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THE VIEW FROM FRANCE

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Royal baby fever grips… la France

Live blogs, round-the-clock coverage on 24-hour news channels – the French media were well and truly struck down by royal baby fever this week. Some commentators even suggested it was because the French missed having their own royal family.

Royal baby fever grips... la France
Screengrab from the Parisien as Royal Baby fever grips France.

The arrival of the new royal baby on Monday sparked near hysteria among the UK media and their French counterparts were not far behind.

Granted it was not the busiest of news days and it is summer but the French media pulled out all the stops in their coverage of the royal birth.

As soon as it was announced the Duchess of Cambridge had gone into labour the story was the top item throughout Monday on most French news websites.

And several sites went further, and launched up-to-date live coverage of the event throughout the day and into the night on Monday. And it was not just the more popular press like Le Parisien, whose most read articles were on the royal birth.

Centre-right daily Le Figaro, one of France’s traditional broadsheet newspapers also launched a live blog “En direct: It’s a boy” which was still running on Tuesday morning.

For the French who might have missed out on all the drama Europe1 radio website had their “Minute-par-minute – Revivez la journée” (Minute by minute – relive the day).

It wasn’t just the birth of a baby the French press were concerned about. Just as for the Queen’s Jubilee and the Royal Wedding the French continued to be intrigued by the traditions and customs of Britain’s royal family.

Numerous feature articles were donated to the traditions and customs of the British Royal family and what the birth of a future king meant for the crown.

 “Everything you need to know about this birth” – read the headline in Le Parisien and Le Figaro dedicated articles to “L’arbre genealogique des Windsor” (the Windsor family tree) and “William un prince normal” in a nod to François Hollande’s much repeated pre-election promise to be a “un president normal”.

In all Le Figaro had no fewer than seven articles dedicated to the royals and the birth of the future king, including one on the baby’s star sign, on its homepage on Tuesday.

The coverage in the centre-left Le Monde and the left-wing Liberation was slightly more reserved, where attention was concentrated on the pope’s visit to Brazil and the rise in hate speech directed towards France’s traveller communities. Although Liberation did include a piece on seven reasons why the new baby is no ordinary newborn.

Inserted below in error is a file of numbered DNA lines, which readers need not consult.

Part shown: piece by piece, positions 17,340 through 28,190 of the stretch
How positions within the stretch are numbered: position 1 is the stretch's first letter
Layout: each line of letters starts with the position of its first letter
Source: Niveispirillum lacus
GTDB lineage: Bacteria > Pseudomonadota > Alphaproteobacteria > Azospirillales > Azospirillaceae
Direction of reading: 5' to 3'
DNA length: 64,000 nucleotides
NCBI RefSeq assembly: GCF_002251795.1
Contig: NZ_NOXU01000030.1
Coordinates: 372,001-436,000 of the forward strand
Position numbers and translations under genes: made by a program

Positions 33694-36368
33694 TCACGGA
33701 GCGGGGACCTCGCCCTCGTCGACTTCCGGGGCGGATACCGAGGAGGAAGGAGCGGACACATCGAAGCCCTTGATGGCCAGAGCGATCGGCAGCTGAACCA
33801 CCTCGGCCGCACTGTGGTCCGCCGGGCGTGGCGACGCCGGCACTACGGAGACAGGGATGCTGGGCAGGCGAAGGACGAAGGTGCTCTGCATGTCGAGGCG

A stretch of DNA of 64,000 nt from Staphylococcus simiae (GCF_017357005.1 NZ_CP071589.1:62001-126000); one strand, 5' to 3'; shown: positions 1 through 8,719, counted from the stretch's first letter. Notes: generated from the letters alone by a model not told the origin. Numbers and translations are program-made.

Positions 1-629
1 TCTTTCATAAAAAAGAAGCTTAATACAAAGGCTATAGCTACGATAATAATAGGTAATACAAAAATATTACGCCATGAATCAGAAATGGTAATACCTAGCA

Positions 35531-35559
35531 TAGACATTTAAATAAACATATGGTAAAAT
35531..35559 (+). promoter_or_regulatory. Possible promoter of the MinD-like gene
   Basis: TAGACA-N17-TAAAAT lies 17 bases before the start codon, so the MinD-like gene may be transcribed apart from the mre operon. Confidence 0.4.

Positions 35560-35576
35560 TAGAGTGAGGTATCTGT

Hollande congratulates happy couple

Even on Tuesday morning France’s politicians, appearing in TV and radio interviews, were asked to give their reaction to the birth of the baby.

Asked what she would say to new mum Kate Middleton, Paris mayoral candidate Anne Hidalgo told BFMTV: “She needs to enjoy the moment”.

Eventually baby mania took hold of the country’s President François Hollande, although his congratulatory message to the happy couple, did come in long after the Obamas and after most Commonwealth leaders had already expressed their joy.

“The happy news of the birth of the Prince is welcomed by the French people. Valerie Trierweiler and I would like to express our congratulations and warmest wishes of joy and happiness for your newly expanded family,” the French president wrote in a letter to William and Kate.

Hollande did not stop there.

In a second letter he also sent his “warmest congratulations” to Queen Elizabeth for the birth of her great grandson.

“In these moments, France fully supports the happiness of the royal family and the joy of the British people,” he said.

“The prince will one day be called upon to rule and to follow in the footsteps of his ancestors, who ever since the Entente Cordiale, have contributed to developing excellent relations between the our two countries.”

Do the French miss their royal family?

Should we be surprised by the extent of the coverage in France for a Royal birth?

One French commentator on BFMTV suggested the obsession with Kate and William and their new prince was because the French were missing having their own royal family, who were rather unceremoniously ditched over 220 years ago.

Stephane Bern, an expert on all things royal, told French radio RTL that royal families are like “key stones” that act like “cement” in keeping a country together.